“It is a really interesting course, but it is also really challenging. The course definitely isn’t for everyone. It can sometimes tire you out mentally and physically with something I call personal/passion fatigue. You have to check in with your own mental health as much as you do with others.”
The most important thing Shane has learned and wants to share with others, is to always put yourself in other people’s shoes and to take the time to understand a person’s situation and help them to talk about their mental health. 

Shane’s journey to helping others with their mental health is inspiring, and there are so many ways to help spread the message and break the stigma.
For additional information about the Mental Health Nursing Course visit the University’s website. And if you want to talk to someone about how you are feeling, get in touch with the student wellbeing team or the Students’ Union.

United Minds Project - Herts student starts his own Mental Health organisation


Aaron Ellis-Montoya, is a final year student in Hertfordshire Law School. After years of reaching out about his personal mental health struggles, he has set up his own mental health organisation to educate and support people of all ages with their own personal battles. 
At the age of 16, I started to have various medical complications which to this date are still something that I live with. These conditions prevented me from doing what I wanted. However, at the time I didn’t suffer from any mental health issues, and I didn’t even know that it was something people could suffer from. Until it hit me. It hit me like a brick wall and since that day I have been fighting an uphill battle. But I am pleased to now say that the ground is levelling, and I am winning. 

I suffer from anxiety, depression and panic attacks, and the combination of these is hard to cope with at times and it wasn’t until I accepted that I needed help that I knew I could win the fight. I meditate, do Ti Chi, talk to others and help people with the same issues.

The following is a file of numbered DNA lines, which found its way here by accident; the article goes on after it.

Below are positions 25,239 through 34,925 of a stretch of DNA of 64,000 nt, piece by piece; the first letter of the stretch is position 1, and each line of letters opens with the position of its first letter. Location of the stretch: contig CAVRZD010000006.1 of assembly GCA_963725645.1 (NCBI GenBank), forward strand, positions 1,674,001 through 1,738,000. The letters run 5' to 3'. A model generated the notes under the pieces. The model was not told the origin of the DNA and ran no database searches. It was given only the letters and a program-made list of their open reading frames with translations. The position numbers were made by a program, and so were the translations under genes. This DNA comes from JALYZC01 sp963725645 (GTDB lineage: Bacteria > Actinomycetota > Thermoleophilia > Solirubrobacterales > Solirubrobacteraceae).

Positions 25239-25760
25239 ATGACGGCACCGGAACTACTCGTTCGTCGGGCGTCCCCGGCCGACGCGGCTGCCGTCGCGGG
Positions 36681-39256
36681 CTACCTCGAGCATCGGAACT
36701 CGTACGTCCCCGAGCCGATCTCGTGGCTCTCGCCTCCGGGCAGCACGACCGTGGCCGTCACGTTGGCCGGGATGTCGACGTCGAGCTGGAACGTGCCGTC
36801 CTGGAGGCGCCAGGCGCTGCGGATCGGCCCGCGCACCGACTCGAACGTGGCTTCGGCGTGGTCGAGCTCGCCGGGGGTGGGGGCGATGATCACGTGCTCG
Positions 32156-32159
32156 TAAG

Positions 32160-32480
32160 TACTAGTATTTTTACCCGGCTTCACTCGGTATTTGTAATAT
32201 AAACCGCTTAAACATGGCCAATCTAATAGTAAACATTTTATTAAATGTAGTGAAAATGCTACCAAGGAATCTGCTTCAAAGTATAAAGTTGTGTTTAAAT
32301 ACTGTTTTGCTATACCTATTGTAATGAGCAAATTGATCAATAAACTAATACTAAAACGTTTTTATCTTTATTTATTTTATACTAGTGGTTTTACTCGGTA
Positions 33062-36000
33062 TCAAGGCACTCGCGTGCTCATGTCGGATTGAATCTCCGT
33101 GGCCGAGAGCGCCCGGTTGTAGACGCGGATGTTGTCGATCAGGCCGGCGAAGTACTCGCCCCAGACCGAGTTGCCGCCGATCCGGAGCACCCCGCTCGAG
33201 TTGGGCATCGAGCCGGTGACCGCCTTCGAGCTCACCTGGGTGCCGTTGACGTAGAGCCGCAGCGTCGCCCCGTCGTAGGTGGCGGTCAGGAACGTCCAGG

Prior to attending the University to study law, I was an IT Technician. This career however was not for me and I knew change was required if I wanted to be happy. I tried to sign up for the Royal Marines but was medically discharged due to ongoing health complications. When I finally started studying, it was like a new book - not just a new chapter. It was a fresh start. So I looked for help and went to the GP on campus. At first, it was hard. At first, it seemed impossible. But I soon realised it was possible; I could win, I could fight this, I could be ME again.

So I started this organisation, United Minds Project, in the hope that we can help others who are going through the same battles I went through and to help prevent people from taking their own lives. I know far too many people who have died so young and it is heart-breaking. I do not want people to feel alone and I want to bring communities together. If we can spot the signs early, we can stop it from becoming a habit and prevent the struggle.

United Minds Project Ltd has one main mission: "To be a leading organisation in bringing support and unity for people of all ages that battle forms of mental health by creating a safe and friendly non-judgemental environment." 
The project itself is still undergoing a huge amount of work in order to launch the website and showcase the services that we aim to offer by Monday 11 March 2019. We have 2 other directors on board; 
Roxanne Burnham is our Director of Operations. She is responsible for all thing’s social media, brand building and awareness and the general day to day running of the company.

Apostolos Fournaris is our Director of Clinical Operations. He is responsible for ensuring that we are able to provide certain services and that all of our services and material meet the standards required when dealing with those who are suffering from mental health. 
We also have a couple of amazing volunteers who are really taking our mission to heart and are doing an incredible job. They are, without a doubt, fundamental to helping get us off the ground and without them we would not be able to achieve what we have thus far in terms of preparations. 

After 11 March we aim to help as many people as possible. This will include providing materials such as self-help tip bookmarks and workshops with information surrounding the various mental health illnesses. We do understand though that this will take time. To achieve our mission and make sure that everything we want to do is done correctly, we must take things slowly. Watch this space as there are big plans.




Aaron Ellis-Montoya is a final year student at the University of Hertfordshire studying Law.